The new sulcoflex intraocular lens (IOL), which has been designed for sulcus-implantation in the pseudophakic eye ("piggy back"), is safe and well-tolerated.
The new sulcoflex intraocular lens (IOL), which has been designed for sulcus-implantation in the pseudophakic eye ("piggy back"), is safe and well-tolerated, according to Michael Amon, MD from the University of Vienna Medical School, Austria.
Dr Amon and colleagues worked in collaboration with UK firm Rayner to develop the sulcoflex lens, in response to current demand for this lens type. According to Dr Amon, patient expectations for an excellent refractive result following cataract surgery or refractive lens exchange (RLE) are growing. Furthermore, surgeons often want to avoid IOL exchange at all costs, hence the implantation of a pseudophakic lens is appealing.
The new lens is made of Rayner's patented Rayacryl material (hydrophilic acrylic). It is a single-piece, 6.5 mm diameter, implant with round optic- and haptic-edges and a concave posterior optic surface. The angulated haptic has an undulated design to preclude IOL rotation.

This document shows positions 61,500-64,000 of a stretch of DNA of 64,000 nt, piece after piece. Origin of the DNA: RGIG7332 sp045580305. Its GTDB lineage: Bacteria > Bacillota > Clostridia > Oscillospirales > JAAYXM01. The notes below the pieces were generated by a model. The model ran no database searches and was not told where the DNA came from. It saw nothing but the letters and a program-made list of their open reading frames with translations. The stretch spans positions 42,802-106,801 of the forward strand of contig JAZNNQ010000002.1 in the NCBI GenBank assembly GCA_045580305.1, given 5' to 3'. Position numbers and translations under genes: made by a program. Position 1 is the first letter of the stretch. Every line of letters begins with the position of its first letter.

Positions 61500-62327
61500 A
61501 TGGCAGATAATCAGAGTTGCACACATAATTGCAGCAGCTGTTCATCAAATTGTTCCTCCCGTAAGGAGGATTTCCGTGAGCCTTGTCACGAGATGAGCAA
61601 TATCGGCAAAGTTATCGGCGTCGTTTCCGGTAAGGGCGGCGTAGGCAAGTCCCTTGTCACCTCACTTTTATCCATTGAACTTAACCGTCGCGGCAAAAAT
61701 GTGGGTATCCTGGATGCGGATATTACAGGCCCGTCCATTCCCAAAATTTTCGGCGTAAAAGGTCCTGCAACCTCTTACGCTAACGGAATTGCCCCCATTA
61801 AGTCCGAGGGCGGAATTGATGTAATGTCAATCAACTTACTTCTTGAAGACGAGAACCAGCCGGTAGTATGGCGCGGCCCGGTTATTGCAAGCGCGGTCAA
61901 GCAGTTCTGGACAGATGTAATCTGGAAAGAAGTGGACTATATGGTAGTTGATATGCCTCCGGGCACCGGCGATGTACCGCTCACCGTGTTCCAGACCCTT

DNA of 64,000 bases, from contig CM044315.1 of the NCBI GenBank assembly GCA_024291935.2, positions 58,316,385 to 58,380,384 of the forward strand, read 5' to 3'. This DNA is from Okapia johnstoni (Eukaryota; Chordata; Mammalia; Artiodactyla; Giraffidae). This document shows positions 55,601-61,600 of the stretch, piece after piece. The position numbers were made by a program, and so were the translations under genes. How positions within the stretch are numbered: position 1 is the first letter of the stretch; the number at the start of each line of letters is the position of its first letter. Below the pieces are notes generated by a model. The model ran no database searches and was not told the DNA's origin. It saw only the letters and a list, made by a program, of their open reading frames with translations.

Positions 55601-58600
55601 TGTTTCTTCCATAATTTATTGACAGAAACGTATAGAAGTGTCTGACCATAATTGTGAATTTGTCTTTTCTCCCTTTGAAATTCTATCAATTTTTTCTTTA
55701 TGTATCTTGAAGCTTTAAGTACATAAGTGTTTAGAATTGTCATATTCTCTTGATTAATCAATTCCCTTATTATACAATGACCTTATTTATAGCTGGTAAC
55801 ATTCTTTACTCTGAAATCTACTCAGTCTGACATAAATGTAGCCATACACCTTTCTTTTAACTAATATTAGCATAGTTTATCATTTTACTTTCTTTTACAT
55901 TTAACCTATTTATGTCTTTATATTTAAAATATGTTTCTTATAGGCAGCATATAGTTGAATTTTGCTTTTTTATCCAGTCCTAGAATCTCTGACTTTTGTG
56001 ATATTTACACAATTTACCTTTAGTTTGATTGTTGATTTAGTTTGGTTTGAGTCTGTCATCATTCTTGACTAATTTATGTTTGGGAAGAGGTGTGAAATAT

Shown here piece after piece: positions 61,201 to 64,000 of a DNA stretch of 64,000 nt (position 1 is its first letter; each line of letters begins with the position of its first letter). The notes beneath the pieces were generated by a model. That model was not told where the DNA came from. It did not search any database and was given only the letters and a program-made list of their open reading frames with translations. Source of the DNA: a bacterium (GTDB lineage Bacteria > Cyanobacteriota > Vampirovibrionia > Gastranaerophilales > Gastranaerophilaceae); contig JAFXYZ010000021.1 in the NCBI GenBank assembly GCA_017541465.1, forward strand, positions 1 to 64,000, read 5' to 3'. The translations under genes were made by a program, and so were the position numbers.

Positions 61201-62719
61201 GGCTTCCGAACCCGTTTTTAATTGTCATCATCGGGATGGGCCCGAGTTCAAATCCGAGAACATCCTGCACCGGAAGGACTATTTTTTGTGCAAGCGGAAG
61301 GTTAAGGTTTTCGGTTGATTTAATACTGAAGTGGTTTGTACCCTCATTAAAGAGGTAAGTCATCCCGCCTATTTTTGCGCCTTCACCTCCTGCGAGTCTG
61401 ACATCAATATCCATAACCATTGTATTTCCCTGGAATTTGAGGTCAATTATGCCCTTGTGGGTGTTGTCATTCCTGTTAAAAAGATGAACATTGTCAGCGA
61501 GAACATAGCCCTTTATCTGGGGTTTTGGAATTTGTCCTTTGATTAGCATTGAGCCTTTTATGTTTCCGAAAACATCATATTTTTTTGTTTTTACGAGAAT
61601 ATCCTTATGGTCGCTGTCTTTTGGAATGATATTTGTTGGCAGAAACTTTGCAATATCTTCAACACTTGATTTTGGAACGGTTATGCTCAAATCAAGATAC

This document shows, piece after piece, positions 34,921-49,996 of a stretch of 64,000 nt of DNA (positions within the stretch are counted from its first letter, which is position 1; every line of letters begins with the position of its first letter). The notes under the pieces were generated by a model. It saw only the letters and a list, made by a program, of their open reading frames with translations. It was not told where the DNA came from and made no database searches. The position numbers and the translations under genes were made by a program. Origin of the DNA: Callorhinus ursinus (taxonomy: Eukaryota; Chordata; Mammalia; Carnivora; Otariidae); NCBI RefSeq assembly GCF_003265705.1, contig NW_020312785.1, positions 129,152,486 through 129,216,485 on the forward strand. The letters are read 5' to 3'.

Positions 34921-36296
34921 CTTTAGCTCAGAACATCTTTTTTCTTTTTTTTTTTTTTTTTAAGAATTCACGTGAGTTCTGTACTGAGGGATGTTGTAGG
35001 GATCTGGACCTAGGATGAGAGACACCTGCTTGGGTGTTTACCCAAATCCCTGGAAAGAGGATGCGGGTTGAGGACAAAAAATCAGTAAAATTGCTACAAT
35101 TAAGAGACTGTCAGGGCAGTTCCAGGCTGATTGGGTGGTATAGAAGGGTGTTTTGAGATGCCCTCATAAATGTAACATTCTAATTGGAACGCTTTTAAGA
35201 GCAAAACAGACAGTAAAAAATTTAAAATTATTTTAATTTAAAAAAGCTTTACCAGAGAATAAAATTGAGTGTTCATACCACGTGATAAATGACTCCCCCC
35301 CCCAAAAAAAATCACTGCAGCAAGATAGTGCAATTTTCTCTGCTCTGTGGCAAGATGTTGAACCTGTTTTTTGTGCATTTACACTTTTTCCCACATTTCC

Dr Amon presented results from a pilot study, which included six eyes (two eyes received a multifocal IOL after Prelex and four eyes received YAG capsulotomy prior to sulcoflex implantation through a 3.0 mm clear corneal incision). The mean age of patients was 55 years, pre-implantation ametropia range was +2 D/-2 D and follow-up results at four months were collected.
Four-month postoperative refraction was ±0.25 D, intraocular pressure (IOP) ranged from 11 to 22 mmHg and correct positioning of the lens was achieved in 100% of patients, with no evidence of tilt or rotation.
At the study's conclusion, Dr Amon confirmed that the sulcoflex lens is well-tolerated and he suggested correction of postoperative ametropia, astigmatism (toric IOL), paediatric cataract and aphakia as possible indications for the lens.
He summed up by saying that implantation of the sulcoflex IOL is safe, easy and is less traumatic than IOL exchange. According to Dr Amon, postoperative refraction is stable with good predictability and rotation stability. As a result, he feels that the sulcoflex lens represents a promising, new IOL concept for a number of indications.